By Dave Thomas
CPT – NSCA, USAW, RKC

Earlier this week, we tackled the introduction on why body weight work not only matters, but should be an integral part of your training programming.  If you missed it, you can check out Take Pride in Your Body Weight Work, Part I: The Pushup.

Being an abdominal snob or overlooking the work altogether is a fatal mistake I see a lot these days.   The thought process is that you don’t need to do basic ab work if you are already front squatting, deadlifting and other heavy barbell implements.  While those movements are inherently phenomenal for the trunk/core, it is highly advisable you do targeted ab work in order to overload the muscles.  Just as you do targeted hamstring work (RDL, glute raises) in addition to deadlifts, so too must you do the same for abs.

Consider this from the legendary Don John via an excellent article by Master RKC Andrew Read: “Abs support your training goal as much as they support your internal organs.  You must do abs in order to support your whole training system”.  In Read’s article, he makes a great point that just about everything that we do is a plank in nature.

Heavy Farmer’s Walks?  A plank.

Deadlifts?  A plank.

Since all a plank really is at its bones is abdominal resistance against movement or rotation.

Now, “ab work” is a phrase that I don’t really care for as all I can think about are fitness models in leotards performing side crunches for “8 Minute Abs”.  The key is to make the abdominal work functional, so that you can not only work on the aesthetics everyone is after, but vastly more important is the need for athletic performance and injury prevention.

We could argue what abdominal exercise reigns supreme and I am not here to sell you on reasons why the plank is even the best body weight ab movement (though I believe it is).  But, it’s damn good in a number of ways in that first and foremost, it teaches the body tension.  And you know how we love our tension at P360. Tension is vital for any heavy lift we do and without learning and maintaining that through abdominal work like the plank, we can lose it.  You will NEVER be strong at power or Olympic lifts without a strong core.  EVER.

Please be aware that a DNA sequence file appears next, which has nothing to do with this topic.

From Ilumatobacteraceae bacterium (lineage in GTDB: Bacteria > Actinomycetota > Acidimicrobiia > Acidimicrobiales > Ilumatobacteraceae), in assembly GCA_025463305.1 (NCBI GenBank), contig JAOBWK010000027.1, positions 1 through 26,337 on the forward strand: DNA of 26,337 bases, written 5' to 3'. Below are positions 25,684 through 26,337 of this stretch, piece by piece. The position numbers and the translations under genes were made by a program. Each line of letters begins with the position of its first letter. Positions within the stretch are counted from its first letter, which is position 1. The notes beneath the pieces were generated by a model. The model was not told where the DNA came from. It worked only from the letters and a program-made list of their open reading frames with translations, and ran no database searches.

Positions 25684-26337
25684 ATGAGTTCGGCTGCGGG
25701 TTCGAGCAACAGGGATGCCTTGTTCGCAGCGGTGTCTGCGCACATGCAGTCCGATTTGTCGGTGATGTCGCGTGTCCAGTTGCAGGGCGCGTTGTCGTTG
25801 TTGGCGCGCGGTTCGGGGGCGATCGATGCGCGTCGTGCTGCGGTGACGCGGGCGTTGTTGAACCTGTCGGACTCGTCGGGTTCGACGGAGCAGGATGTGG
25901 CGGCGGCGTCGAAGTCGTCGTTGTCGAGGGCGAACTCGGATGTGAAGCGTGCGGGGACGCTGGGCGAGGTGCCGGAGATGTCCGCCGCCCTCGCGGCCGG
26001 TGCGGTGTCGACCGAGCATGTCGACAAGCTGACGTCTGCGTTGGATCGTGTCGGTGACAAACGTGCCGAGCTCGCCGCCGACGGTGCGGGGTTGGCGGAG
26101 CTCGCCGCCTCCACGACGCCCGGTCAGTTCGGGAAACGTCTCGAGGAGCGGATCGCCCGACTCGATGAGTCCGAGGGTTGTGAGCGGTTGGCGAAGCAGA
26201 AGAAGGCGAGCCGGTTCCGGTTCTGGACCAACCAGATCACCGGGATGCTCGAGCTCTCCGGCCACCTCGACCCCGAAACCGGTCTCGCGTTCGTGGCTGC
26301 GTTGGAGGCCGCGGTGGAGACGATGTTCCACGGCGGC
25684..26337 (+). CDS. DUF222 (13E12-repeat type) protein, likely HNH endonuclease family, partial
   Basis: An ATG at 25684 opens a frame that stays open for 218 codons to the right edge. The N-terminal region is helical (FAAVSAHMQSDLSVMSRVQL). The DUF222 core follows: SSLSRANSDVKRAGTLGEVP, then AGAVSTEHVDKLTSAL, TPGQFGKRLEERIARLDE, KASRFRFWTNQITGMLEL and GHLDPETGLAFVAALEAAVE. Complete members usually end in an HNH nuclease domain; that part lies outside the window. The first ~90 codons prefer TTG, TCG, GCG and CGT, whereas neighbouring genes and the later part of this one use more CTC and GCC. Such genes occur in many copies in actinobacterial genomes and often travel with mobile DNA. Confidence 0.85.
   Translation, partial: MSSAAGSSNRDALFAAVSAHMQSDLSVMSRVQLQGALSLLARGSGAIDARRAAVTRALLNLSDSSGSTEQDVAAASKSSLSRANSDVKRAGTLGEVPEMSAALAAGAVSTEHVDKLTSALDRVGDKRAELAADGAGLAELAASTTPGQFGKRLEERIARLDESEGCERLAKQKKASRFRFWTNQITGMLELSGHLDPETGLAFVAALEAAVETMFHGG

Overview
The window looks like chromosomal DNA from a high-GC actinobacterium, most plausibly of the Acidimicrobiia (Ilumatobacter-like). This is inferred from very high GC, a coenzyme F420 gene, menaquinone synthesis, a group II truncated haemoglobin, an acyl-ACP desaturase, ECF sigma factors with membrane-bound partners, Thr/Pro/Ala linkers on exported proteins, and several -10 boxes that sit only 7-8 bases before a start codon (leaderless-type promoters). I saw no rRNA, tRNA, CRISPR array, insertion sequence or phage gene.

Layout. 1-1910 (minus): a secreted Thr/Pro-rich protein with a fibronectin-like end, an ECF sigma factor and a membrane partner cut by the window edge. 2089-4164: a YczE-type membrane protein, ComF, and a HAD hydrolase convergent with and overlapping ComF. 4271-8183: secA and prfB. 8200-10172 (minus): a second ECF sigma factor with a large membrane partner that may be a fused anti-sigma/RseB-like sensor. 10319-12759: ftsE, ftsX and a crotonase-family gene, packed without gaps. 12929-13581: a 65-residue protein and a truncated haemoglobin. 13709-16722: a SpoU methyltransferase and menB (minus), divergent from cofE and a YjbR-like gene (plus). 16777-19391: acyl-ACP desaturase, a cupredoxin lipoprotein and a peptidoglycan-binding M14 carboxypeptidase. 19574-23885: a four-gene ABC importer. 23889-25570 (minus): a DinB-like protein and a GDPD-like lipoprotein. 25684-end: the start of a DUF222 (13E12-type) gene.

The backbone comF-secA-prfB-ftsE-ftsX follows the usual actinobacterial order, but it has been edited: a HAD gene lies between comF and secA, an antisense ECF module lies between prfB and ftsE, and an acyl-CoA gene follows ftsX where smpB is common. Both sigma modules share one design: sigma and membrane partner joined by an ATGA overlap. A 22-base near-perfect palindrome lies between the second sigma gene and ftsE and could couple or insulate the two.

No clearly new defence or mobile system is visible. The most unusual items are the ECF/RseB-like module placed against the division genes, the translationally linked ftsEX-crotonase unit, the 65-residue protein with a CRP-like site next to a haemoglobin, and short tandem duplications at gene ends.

Further, the plank strengthens all of the major abdominal muscles, the lumber and provides excellent core stability.  Planks will help you core intensive movements such as the front squat, clean and jerk and snatch, and will also improve your posture and help prevent spinal related injuries.

A Few Key Points

Retract the Scapulae. Without scapular retraction this movement is essentially lost as hunchback shoulder blades remove any work on the transverse abdominus (the main abdominal muscle group).  Pretend as if you are trying to squeeze a pencil between your shoulder blades.

Draw the Belly In. Think about pulling your belly button towards your spine for the most effective abdominal targeting.

Feet Together, Knees Locked Out.  As we mentioned in Part I for pushups, creating and maintaining tension is everything when it comes to the plank.  The easiest way to ensure tension is by bringing your feet all the way together, locking out your knees and hips completely, and squeezing your glutes together.  By creating this tension you set yourself up for maximal abdominal tension (paired with scapular retraction) and you also ensure the quadriceps will be involved.

Head Neutral.  As tempting as it is to look up or let your head sag, it is very important that you keep your head and neck completely neutral.  When you let your head drop you inevitably will see your shoulders hunch, the exact thing we said to avoid in the first point on retracting the scapulae.

Elbows Under Shoulder.  Don’t Flare.  When positioning your arms underneath, you should aim to align your elbows directly under your shoulders and your forearms should be completely parallel with one another.  The reason you might hear us suggest not clasping your hands together is because it can flare the elbows outward and cause you to lose that precious scapular retraction.

IMG_9489

Flared elbows, leading to hunched shoulders. This position leads to poor work on the transverse abdominus.

IMG_9490

Tucked elbows and retracted scapulae. This positioning leads to full abdominal work.

If you learn planks correctly, you will be able to make them repeatable.  Make them repeatable and your core/trunk will become substantially stronger against movement and rotation.  Become stronger against movement and rotation and watch your deadlift, farmer’s walk, Turkish get-ups, overhead pressing and Olympic lifting improve noticeably.

All based on the foundation of the harmless plank.

Dave Thomas is a co-owner and coach at Performance360 in San Diego, CA.

References:

http://breakingmuscle.com/strength-conditioning/everything-is-a-plank-if-youre-doing-it-right-that-is

 

(Visited 124 times, 1 visits today)